"High Achievement always takes place in the framework of high expectation." - Charles Kettering

Friday, January 20, 2012

So now they're going to test kindergartners...

Click on the link below to see what our fearless leader is proposing now. So, Walker wants to reinvent the No Child Left Behind (NCLB) legislation, this time figuring out how to test kindergarteners in reading? That's my take on this. OK... Some of the ideas are good, looking for achievable measurable parameters to monitor. However, when one really thinks about what is objective and what is subjective, much cannot be evaluated using purely objective criteria. Therein lies the rub. If a teacher is missing the "soft skills" how much energy should a school district invest in that person before deciding to give them the boot instead of letting them get tenure? Frankly, some people never develop the personality necessary to become an outstanding teacher: Humility, joy at seeing the student pass you in speed and content, persistence in covering the material until each child has grasped the basics and can build the next learning blocks on them and satisfaction in the knowledge that you had some small part to play in that child's education.

Then there's the whole business of holding teachers and principals accountable for poor test scores. Learning starts in the womb. It continues the moment you hold your precious bundle for the first time. Every interaction you have with that baby is a learning experience for both of you, more so for the babe. If a parent plops that babe in front of the boob tube for 5 years and then blames the public schools because they have produced an illiterate child who can't figure out how to read by grade 2, where's the parental accountability in all this?  How can the schools be held accountable for that kind of parent who presents the schools with a child whose potential to learn has been squelched at the hands of the morons who "raised" it?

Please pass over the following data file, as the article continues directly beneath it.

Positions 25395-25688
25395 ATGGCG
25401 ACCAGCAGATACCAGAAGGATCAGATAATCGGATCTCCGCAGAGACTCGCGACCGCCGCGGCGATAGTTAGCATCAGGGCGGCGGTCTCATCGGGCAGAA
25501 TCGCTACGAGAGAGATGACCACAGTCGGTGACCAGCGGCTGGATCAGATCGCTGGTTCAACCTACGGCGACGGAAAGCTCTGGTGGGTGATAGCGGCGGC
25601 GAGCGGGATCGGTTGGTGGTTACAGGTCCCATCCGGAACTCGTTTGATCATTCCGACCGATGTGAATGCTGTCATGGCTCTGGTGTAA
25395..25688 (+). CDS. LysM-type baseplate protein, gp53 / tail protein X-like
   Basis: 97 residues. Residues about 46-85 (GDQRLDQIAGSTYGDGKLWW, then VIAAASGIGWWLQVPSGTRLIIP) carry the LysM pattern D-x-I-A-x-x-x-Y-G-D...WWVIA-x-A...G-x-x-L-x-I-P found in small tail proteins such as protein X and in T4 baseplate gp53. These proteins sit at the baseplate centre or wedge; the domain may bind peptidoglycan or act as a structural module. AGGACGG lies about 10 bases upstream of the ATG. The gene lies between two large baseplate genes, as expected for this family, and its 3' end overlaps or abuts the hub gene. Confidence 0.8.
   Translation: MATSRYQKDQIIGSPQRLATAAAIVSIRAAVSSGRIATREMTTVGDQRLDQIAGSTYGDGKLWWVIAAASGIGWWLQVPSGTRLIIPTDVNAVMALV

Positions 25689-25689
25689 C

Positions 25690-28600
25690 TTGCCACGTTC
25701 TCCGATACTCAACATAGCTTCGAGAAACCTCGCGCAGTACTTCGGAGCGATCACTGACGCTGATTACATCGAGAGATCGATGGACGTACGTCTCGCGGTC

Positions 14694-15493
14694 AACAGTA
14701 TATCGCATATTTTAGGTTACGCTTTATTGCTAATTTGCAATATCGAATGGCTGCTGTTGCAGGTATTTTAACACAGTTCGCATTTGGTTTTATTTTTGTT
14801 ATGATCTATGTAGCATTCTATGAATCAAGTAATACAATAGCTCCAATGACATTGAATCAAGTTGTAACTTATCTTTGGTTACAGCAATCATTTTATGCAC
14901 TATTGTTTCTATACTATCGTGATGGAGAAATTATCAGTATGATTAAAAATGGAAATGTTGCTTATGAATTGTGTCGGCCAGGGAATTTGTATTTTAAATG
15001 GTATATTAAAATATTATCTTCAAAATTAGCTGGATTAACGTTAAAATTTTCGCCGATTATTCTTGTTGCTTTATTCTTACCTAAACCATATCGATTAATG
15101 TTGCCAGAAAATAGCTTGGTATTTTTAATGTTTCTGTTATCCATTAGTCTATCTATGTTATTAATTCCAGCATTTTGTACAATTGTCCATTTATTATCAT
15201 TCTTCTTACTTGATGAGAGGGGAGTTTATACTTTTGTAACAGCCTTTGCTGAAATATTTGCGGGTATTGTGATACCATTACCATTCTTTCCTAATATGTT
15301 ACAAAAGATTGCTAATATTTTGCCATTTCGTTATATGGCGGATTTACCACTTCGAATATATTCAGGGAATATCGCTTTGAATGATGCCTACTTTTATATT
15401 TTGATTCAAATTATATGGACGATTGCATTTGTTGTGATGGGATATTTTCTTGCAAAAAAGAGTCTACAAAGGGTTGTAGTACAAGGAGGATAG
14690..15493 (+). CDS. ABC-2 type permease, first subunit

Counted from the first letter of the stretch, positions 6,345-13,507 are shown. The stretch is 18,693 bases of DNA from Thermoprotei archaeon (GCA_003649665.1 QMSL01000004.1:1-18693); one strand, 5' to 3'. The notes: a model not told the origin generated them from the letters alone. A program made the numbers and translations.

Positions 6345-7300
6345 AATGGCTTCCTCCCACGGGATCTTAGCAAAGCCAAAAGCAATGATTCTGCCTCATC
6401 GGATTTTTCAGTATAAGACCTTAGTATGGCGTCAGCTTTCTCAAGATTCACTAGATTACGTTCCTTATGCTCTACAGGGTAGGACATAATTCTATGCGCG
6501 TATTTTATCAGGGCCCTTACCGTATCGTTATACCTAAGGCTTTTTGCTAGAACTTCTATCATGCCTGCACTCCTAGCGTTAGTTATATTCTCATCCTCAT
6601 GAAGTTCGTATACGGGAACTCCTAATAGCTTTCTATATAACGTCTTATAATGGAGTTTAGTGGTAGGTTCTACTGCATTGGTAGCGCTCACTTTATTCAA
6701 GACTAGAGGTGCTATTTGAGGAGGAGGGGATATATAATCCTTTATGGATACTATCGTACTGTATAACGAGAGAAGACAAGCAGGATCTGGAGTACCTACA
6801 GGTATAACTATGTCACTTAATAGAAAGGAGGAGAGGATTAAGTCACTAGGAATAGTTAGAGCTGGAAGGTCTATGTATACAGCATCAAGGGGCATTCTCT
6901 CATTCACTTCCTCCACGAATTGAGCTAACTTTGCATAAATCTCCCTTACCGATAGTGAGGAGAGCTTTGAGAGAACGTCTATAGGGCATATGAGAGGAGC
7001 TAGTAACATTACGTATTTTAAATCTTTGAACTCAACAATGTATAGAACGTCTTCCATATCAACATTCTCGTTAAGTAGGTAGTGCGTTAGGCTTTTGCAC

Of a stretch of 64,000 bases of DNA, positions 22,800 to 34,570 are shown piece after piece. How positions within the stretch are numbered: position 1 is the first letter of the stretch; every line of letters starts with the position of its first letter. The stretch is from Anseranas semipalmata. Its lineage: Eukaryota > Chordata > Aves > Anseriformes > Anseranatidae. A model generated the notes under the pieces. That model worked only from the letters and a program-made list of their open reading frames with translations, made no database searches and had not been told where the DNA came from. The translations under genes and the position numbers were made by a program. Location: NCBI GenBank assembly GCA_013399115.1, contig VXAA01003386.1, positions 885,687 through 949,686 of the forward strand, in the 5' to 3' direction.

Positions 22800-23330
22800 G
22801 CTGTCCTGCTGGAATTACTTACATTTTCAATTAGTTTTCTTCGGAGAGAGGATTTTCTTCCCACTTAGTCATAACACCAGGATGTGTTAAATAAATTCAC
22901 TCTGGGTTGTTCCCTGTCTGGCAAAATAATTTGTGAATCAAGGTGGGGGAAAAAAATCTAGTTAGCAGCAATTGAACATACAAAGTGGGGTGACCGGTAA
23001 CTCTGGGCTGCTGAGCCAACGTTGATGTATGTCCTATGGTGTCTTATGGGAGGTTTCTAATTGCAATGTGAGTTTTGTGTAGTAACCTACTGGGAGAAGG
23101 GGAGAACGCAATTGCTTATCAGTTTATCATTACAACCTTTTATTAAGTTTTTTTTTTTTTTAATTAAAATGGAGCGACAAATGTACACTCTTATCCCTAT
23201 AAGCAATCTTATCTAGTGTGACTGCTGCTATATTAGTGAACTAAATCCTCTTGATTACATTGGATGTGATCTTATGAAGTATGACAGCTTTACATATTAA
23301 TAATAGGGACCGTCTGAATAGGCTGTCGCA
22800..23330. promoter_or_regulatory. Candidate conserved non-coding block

Then there's the nature of bulk learning in this day in age. If the poor kid hasn't had it's love of learning extinguished by it's parents, elementary school will often finish the job. Especially of that child is a boy. Have you ever noticed the difference in the learning process of a boy compared to a girl? Granted, I'm not going to try to extract how much of this is innate and how much has been imposed by our sexist societal norms. But if those norms produce boys who, by and large, learn best my exercising their large muscle groups and with hands on activity and girls learn best through collaborative and cooperative models and our schools teach by rote and lecture, emphasizing collaboration and team effort, which gender do you think is going to excel in public school?  Why do you think girls outnumber boys on college campuses these days? It's not because boys have suddenly become stupid. Their learning style does not mesh well with what is expected of them in public school. Their learning style DOES mesh well with behavior that usually lands them in trouble, setting them up for a lot of time in the principal's office. How can they learn when they are spending all their energy suppressing their natural impulse to jump around so they don't get sent to the principal's office?

Well, that's my rant. I certainly never want to see the days again when girls were told that they were not worthy of a college education because they were only going to become wives and mothers and it was a waste of a spot in college, like my mother and mother-in-law had to endure. But there really has to be some kind of happy medium it would seem. The answer lies in differentiated instruction, wherein each child is taught to his or her own strength. If a kid needs motion to learn, give him or her motion. If a kid needs as many math problems as you can throw at her, bring it on. Just stop providing the mediocre pablum and challenge each kid so they reach their potential whether they had parents who parked them in front of the boob tube from day 1 or read to them in the womb.


No comments: